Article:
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4.2 out of 5 stars
67
4.2 out of 5 stars
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on 10 March 2017
Not as funny as I expected
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on 8 March 2017
Great
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VINE VOICEon 9 December 2008
I remember Virginia Ironside from my youth when she was an agony aunt in either Woman or Woman's Own magazine and this book was recommended in one of those august periodicals, so I thought I'd give it a go. It's the story of newly retired art teacher Marie and pretty much how much life changes as you get older. Marie's a fairly loveable character and comes across as intelligent, witty and fairly wry, which is just as well because it allows her to deal with things such as close friends dating, strange lodgers, the possibility of losing somebody close and the wonder of a new grandchild. Ironside writes beautifully and because it's in a diary format it's easy to pick up and read in short bursts. An excellent book which I'd recommend to people of all ages - I'm in my thirties and I enjoyed it immensely!
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on 22 February 2010
This is a gentle, wryly humourous reflection on aging - and particuarly about the joys of becoming a grandmother. Ironside has a very positive outlook and while she admits that age brings limitations she is happy that it also brings freedoms. For instance she no longer feels driven by the need to find a sexual partner and this brings freedom to be herself and not strive to be seen as vivacious and available. Ironically her feeling of freedom seems to make her more attractive to those around her, even catching the eye of her teenage crush, Archie, after more than 40 years.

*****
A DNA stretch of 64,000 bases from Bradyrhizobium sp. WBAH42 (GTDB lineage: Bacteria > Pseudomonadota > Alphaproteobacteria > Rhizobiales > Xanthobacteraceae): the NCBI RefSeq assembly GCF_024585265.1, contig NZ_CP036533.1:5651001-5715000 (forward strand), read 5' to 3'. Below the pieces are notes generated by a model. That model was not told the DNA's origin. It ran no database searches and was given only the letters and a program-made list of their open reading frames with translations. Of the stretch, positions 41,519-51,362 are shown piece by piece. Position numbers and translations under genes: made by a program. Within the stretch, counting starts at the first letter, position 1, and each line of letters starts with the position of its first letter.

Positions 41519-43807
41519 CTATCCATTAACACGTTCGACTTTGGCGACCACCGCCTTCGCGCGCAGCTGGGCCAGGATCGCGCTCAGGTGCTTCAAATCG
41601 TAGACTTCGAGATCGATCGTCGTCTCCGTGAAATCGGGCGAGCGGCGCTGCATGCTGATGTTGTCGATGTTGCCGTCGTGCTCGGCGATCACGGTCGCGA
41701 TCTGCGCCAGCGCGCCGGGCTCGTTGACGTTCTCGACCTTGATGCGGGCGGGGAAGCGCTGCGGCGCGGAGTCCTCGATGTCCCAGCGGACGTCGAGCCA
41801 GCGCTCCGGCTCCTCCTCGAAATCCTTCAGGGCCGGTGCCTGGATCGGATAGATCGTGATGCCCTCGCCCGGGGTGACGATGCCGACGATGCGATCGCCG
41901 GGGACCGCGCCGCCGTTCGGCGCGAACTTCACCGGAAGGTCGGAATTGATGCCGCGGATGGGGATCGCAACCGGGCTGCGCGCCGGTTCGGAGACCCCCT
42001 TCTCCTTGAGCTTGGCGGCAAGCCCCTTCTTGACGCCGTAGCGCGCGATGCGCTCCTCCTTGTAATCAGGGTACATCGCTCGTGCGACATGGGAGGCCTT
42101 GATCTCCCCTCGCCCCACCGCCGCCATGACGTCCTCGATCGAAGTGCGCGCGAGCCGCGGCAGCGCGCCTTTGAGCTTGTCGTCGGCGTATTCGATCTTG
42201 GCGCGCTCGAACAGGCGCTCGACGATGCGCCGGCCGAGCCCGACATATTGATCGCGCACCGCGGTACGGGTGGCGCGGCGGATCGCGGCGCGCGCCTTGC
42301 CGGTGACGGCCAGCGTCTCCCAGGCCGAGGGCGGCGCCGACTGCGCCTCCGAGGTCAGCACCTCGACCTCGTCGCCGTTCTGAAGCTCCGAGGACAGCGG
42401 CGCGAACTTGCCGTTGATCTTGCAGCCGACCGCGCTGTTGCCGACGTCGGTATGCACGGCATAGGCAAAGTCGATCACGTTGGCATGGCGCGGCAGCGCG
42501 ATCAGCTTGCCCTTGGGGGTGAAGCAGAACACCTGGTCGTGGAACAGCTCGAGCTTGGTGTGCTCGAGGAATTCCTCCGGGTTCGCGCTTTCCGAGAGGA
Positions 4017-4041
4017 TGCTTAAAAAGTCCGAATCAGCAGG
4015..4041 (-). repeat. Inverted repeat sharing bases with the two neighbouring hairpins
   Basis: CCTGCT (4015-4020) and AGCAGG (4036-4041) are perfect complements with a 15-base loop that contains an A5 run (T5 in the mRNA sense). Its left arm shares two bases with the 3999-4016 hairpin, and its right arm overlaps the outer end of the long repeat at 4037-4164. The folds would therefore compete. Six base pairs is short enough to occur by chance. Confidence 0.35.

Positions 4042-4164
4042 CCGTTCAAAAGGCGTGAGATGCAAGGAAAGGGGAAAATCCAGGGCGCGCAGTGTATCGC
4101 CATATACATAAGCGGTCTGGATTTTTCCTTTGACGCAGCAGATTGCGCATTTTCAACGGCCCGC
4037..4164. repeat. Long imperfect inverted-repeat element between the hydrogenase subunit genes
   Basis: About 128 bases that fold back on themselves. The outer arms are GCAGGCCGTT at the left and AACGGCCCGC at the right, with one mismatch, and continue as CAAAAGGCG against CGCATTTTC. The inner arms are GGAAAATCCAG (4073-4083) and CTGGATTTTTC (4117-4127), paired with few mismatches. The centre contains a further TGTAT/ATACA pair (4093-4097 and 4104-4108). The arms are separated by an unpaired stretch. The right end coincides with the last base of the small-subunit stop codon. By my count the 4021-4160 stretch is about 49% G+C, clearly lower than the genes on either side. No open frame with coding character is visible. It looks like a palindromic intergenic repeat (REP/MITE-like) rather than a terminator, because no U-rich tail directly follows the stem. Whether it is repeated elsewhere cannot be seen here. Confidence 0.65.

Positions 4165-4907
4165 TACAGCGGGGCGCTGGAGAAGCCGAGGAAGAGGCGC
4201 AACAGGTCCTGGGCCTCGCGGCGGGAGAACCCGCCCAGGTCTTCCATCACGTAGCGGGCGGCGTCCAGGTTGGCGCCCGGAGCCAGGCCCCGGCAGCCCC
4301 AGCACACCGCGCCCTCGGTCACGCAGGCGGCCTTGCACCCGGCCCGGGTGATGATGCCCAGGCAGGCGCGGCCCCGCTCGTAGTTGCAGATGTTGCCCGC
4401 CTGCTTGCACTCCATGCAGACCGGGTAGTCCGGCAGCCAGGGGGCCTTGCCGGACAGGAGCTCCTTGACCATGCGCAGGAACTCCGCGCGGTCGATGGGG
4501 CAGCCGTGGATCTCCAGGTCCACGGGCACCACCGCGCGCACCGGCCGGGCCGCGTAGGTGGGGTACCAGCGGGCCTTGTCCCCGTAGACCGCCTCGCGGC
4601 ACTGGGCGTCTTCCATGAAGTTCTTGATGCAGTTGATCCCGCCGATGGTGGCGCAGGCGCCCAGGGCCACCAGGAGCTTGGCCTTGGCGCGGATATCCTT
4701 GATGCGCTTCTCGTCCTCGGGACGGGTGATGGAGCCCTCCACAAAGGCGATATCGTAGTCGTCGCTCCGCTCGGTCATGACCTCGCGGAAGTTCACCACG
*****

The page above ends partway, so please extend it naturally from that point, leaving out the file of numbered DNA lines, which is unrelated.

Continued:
But she has a new love in her life - her grandson Gene - and her descriptions of the joy he brings to her life, together with the tribulations of friendships, are very heart-warming.

The book is lightly written, very real and easy to read.
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on 21 March 2007
Hilarious! Although I have another five years to go before I reach the big 60 I was definitely able to relate to so much of what Marie had to say for herself. Did not agree with all her comments though!

Sad! The illness of her friend Hughie I did find rather difficult to cope with as I have experience of being in a similar situation to Marie.

Realistic,yes! While reading kept thinking, so true,been there done that, got the same memories.

Worth reading,yes! Especially if you are a woman of a certain age or know one maybe?

Unlike Marie though I do want to remain, at least feeling young, even if not actually so. I want to remain stimulated and will carry on doing young things, rather than old things!!
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on 4 August 2007
Feeling generally stressed and needing a new book to take to the hairdressers I was very lucky to stumble across this. It was easy to read, yet had me laughing out loud and was also I also found it moving and felt as if I gained something (unlike many 'fun' reads). Although the lead character is approaching 60 please don't be put off if you're not around this age. From my perspective it was great to read something that wasn't about 20/30 something women and their marriage/child related dilemmas.